A highly strained relationship between Maharashtra and New Delhi is being tested by the recent decision of the Modi Government to set up the International Financial Services Centres Authority with its head office at Gandhinagar in Gujarat. This is where India’s first International Financial Services Centre is located at the Gujarat International Finance -Tec City (GIFT City) in Gandhinagar. It takes the Gujarat city a step ahead in its aspirational goal of becoming a global financial centre on the lines of Hong Kong and Singapore in the East or London in the West. A notification from New Delhi virtually snatched the position from Mumbai which is the financial capital of the country and set up the “IFSC Authority”, a financial regulatory authority for the first time in Gujarat.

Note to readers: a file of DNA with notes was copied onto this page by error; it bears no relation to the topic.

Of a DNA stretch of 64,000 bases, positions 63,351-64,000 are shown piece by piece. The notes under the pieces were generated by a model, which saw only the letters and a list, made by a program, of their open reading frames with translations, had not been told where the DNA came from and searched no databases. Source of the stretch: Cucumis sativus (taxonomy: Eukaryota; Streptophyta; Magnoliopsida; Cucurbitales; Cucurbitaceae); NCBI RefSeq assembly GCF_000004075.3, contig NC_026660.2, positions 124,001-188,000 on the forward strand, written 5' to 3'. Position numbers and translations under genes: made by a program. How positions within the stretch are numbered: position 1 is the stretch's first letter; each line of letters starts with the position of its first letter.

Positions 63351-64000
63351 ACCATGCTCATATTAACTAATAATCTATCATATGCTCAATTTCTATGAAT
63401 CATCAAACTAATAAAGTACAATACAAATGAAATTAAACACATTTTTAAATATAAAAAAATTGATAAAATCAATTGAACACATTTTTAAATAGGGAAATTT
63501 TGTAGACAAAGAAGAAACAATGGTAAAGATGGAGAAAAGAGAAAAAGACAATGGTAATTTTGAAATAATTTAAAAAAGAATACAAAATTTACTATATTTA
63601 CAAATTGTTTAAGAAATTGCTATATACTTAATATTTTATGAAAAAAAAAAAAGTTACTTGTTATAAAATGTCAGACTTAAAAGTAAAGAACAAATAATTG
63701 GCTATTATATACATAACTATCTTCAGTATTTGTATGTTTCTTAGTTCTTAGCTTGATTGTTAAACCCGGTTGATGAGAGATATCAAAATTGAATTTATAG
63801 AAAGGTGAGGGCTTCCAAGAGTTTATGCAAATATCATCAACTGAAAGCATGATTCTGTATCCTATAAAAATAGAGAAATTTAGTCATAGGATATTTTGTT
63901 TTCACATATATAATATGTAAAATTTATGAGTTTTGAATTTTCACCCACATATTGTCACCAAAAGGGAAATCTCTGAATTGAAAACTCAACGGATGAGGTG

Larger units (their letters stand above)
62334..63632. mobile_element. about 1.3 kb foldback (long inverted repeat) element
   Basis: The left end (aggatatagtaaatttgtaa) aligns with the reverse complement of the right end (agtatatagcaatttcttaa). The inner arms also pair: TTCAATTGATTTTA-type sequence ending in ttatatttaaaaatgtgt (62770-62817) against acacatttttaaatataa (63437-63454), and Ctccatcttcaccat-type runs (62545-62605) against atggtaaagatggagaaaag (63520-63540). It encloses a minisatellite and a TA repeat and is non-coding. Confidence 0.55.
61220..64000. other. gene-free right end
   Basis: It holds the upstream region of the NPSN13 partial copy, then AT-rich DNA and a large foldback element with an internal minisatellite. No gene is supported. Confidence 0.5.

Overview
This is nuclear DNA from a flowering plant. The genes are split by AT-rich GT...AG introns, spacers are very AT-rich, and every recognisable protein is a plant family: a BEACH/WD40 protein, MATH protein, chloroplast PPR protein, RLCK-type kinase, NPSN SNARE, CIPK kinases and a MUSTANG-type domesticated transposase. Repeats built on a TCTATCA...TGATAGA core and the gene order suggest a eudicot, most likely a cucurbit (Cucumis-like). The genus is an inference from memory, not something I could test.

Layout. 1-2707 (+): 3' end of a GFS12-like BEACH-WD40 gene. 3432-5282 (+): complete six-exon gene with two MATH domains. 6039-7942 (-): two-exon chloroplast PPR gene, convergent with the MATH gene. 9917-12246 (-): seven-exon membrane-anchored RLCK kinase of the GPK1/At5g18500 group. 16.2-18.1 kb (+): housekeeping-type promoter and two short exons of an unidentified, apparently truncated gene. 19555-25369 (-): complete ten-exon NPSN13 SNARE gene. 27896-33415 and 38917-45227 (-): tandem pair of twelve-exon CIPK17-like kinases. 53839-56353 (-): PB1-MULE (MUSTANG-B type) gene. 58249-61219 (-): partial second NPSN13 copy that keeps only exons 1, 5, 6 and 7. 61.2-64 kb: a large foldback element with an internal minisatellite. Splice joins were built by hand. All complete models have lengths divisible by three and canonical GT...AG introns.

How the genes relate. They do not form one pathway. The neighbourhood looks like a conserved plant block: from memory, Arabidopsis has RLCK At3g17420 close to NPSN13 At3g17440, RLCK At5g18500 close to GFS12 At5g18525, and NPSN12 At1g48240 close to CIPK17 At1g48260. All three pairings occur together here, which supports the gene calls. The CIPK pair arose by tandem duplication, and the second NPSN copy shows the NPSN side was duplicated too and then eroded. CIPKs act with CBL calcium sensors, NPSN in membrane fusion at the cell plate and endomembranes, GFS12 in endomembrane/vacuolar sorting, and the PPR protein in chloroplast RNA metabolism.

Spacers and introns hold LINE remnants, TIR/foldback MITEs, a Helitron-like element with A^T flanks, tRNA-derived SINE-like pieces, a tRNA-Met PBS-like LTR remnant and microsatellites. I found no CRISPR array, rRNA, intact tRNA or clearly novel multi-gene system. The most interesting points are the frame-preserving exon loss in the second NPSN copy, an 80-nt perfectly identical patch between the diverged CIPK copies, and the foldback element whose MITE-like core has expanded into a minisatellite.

The decision comes at a time when the Uddhav Thackeray-led Maharashtra Vikas Aghadi is struggling to curb the spread of Covid-19 in Mumbai and other cities in the State. It is seen in political circles as an open challenge to the position of Mumbai and one that the State Government could not leave unanswered. The first response came from a normally restrained Sharad Pawar who questioned the decision and called it “disappointing, and a move against Mumbai’s established status as the nation’s financial capital.” He urged Modi to reconsider the decision and not denigrate the stature of the Prime Minister with decisions that are not “broad, inclusive and of a national level”. But what he wrote to Modi seems to have received more attention as it came with an implicit warning that the move to shift financial institutions and business houses away from Maharashtra would create “unnecessary political disturbances”. Pawar’s NCP is one of three constituents of the MVA and while he himself holds no official position, the Maratha leader is seen as a guiding light bringing to the table five decades of experience, four terms as chief minister, astute strategic and administrative skills.